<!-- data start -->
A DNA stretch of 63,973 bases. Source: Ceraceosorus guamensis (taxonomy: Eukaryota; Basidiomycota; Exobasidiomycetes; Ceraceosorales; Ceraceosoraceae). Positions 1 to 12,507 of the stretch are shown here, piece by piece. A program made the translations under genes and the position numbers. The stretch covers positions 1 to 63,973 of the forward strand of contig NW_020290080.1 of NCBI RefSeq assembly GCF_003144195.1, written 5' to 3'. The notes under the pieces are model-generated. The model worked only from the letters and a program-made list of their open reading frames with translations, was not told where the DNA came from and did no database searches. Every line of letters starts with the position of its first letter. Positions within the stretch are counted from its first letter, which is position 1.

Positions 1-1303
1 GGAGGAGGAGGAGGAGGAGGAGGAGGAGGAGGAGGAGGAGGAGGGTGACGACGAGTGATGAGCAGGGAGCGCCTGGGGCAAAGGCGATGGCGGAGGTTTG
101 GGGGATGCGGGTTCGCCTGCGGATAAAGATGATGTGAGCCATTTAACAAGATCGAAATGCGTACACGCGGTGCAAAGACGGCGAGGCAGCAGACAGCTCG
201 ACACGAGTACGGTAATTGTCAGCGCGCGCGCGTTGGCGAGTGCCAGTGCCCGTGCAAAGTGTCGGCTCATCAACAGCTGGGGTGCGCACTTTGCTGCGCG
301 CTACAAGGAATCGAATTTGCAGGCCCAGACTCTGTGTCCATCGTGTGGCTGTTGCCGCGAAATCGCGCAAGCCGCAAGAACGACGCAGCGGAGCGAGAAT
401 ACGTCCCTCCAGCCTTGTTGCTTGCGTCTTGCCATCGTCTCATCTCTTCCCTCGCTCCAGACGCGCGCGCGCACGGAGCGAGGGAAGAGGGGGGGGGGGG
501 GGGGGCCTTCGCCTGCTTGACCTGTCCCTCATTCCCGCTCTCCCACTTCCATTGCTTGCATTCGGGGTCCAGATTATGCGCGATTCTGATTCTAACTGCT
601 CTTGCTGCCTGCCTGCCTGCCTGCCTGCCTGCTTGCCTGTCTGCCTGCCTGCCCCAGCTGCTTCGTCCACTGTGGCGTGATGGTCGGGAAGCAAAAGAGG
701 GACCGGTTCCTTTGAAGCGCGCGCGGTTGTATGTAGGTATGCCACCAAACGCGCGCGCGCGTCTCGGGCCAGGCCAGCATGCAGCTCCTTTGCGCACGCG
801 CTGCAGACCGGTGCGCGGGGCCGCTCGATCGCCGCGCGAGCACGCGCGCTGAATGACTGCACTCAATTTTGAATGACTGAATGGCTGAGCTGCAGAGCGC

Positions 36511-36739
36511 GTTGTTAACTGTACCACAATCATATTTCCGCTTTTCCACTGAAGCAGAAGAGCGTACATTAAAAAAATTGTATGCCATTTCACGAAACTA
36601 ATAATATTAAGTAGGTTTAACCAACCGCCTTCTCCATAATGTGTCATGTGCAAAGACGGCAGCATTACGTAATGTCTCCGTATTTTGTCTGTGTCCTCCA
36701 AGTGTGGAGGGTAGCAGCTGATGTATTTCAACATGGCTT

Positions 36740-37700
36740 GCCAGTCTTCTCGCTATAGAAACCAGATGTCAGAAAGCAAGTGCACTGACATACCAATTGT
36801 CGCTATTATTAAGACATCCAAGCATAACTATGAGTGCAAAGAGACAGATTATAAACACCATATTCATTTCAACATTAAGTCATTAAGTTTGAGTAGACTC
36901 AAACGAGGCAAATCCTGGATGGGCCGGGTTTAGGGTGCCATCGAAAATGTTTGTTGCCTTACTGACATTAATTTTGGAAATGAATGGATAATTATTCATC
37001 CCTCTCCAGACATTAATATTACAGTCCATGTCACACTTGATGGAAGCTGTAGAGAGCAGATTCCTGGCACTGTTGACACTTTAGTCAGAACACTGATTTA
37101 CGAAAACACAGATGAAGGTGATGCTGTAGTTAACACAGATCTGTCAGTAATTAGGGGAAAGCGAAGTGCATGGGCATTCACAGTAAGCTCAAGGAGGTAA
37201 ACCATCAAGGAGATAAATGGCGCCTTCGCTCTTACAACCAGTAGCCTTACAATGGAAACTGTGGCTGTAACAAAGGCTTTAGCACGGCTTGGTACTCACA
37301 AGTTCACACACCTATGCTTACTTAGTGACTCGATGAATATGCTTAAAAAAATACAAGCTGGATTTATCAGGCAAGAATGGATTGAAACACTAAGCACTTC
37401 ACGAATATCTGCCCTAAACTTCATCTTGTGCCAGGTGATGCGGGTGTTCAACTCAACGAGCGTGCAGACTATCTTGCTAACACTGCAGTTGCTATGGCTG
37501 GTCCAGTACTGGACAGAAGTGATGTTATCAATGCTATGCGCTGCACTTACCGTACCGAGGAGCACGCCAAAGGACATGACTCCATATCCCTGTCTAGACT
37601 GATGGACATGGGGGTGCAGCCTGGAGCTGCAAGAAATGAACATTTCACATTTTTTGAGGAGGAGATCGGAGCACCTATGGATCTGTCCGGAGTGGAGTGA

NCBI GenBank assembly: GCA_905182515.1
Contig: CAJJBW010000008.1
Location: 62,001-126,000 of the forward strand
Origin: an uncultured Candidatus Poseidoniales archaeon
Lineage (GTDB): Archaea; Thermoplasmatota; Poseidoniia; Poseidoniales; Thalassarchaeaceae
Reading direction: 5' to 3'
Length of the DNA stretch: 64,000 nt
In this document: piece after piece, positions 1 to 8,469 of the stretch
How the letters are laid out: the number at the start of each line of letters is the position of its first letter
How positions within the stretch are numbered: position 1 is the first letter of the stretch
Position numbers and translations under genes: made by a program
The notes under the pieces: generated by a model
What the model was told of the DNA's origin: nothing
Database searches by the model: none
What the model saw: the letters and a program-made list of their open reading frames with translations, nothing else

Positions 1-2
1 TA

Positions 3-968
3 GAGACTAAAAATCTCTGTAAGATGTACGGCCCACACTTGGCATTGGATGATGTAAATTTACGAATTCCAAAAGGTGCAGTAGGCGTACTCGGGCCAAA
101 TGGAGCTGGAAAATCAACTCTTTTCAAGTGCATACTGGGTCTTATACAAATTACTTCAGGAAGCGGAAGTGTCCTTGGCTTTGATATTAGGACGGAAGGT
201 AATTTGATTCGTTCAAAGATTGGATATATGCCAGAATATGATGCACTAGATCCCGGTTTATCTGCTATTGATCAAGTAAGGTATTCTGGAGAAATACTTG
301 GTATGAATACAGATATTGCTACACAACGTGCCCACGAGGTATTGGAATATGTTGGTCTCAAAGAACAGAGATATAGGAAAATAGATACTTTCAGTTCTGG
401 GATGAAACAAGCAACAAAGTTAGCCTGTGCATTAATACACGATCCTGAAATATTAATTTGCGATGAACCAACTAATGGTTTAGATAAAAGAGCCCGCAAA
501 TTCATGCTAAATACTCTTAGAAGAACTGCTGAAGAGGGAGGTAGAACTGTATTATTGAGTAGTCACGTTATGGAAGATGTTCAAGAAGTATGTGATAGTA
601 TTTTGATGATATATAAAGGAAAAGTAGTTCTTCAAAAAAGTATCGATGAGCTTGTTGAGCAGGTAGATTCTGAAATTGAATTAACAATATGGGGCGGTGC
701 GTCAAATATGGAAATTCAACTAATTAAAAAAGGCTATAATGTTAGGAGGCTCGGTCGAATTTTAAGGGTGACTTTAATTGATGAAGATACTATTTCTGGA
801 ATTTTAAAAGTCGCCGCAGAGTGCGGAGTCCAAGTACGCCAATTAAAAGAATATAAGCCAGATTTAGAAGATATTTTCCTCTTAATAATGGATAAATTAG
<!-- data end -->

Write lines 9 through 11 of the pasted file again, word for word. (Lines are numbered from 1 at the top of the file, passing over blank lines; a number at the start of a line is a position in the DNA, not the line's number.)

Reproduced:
601 CTTGCTGCCTGCCTGCCTGCCTGCCTGCCTGCTTGCCTGTCTGCCTGCCTGCCCCAGCTGCTTCGTCCACTGTGGCGTGATGGTCGGGAAGCAAAAGAGG
701 GACCGGTTCCTTTGAAGCGCGCGCGGTTGTATGTAGGTATGCCACCAAACGCGCGCGCGCGTCTCGGGCCAGGCCAGCATGCAGCTCCTTTGCGCACGCG
801 CTGCAGACCGGTGCGCGGGGCCGCTCGATCGCCGCGCGAGCACGCGCGCTGAATGACTGCACTCAATTTTGAATGACTGAATGGCTGAGCTGCAGAGCGC